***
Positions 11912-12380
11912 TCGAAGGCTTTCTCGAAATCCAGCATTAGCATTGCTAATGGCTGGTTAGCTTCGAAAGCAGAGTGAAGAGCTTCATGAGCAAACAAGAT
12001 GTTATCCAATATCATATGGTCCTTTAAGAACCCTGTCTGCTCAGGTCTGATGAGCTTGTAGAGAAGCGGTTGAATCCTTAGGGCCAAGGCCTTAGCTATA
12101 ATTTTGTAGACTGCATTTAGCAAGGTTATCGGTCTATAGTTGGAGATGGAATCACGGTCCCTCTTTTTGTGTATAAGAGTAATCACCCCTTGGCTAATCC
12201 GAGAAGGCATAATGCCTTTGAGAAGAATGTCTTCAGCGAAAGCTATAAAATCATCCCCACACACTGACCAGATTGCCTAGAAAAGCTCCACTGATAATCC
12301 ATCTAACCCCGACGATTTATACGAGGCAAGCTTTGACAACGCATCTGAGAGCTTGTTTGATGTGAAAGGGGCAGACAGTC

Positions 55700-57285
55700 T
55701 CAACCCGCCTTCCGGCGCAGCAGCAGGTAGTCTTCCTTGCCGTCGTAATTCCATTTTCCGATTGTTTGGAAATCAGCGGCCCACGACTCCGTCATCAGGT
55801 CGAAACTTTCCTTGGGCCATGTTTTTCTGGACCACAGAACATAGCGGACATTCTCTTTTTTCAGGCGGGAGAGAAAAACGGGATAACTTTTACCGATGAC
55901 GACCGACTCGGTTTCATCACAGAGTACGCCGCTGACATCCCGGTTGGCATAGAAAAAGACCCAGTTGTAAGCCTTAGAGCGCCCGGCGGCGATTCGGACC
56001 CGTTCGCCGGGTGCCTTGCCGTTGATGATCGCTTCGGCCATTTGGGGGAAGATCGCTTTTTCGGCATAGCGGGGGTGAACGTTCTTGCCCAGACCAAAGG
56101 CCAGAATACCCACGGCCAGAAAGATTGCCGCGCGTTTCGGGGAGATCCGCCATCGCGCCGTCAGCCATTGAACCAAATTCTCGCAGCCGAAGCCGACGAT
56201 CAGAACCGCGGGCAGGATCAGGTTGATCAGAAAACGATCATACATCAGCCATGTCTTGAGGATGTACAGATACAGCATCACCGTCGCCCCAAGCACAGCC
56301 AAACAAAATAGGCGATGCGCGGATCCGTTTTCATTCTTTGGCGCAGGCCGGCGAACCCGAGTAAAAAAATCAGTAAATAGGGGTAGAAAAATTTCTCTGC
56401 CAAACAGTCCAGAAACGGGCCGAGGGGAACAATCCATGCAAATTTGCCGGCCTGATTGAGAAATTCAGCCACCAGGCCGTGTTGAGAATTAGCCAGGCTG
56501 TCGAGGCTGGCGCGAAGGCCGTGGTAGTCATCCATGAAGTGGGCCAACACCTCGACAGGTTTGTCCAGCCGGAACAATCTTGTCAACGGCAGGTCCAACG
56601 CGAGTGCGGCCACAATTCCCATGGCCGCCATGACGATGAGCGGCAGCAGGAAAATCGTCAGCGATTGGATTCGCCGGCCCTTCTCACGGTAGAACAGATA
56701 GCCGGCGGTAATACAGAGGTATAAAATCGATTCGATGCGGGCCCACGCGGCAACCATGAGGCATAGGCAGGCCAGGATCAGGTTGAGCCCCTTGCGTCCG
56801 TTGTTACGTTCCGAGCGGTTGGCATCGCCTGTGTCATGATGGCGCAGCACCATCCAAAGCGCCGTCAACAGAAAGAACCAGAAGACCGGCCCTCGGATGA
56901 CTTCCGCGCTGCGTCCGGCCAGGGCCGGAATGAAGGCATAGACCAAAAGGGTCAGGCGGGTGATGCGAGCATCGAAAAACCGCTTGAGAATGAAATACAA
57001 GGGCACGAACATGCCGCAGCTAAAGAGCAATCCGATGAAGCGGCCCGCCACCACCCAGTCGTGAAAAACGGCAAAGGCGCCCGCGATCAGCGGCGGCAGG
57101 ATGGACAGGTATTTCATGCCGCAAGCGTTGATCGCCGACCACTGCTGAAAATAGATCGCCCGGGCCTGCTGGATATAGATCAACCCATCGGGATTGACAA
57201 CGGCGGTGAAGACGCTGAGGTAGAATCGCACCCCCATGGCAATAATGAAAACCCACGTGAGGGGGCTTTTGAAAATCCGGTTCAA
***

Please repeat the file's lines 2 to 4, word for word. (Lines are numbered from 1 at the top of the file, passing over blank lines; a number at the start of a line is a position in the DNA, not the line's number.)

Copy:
11912 TCGAAGGCTTTCTCGAAATCCAGCATTAGCATTGCTAATGGCTGGTTAGCTTCGAAAGCAGAGTGAAGAGCTTCATGAGCAAACAAGAT
12001 GTTATCCAATATCATATGGTCCTTTAAGAACCCTGTCTGCTCAGGTCTGATGAGCTTGTAGAGAAGCGGTTGAATCCTTAGGGCCAAGGCCTTAGCTATA
12101 ATTTTGTAGACTGCATTTAGCAAGGTTATCGGTCTATAGTTGGAGATGGAATCACGGTCCCTCTTTTTGTGTATAAGAGTAATCACCCCTTGGCTAATCC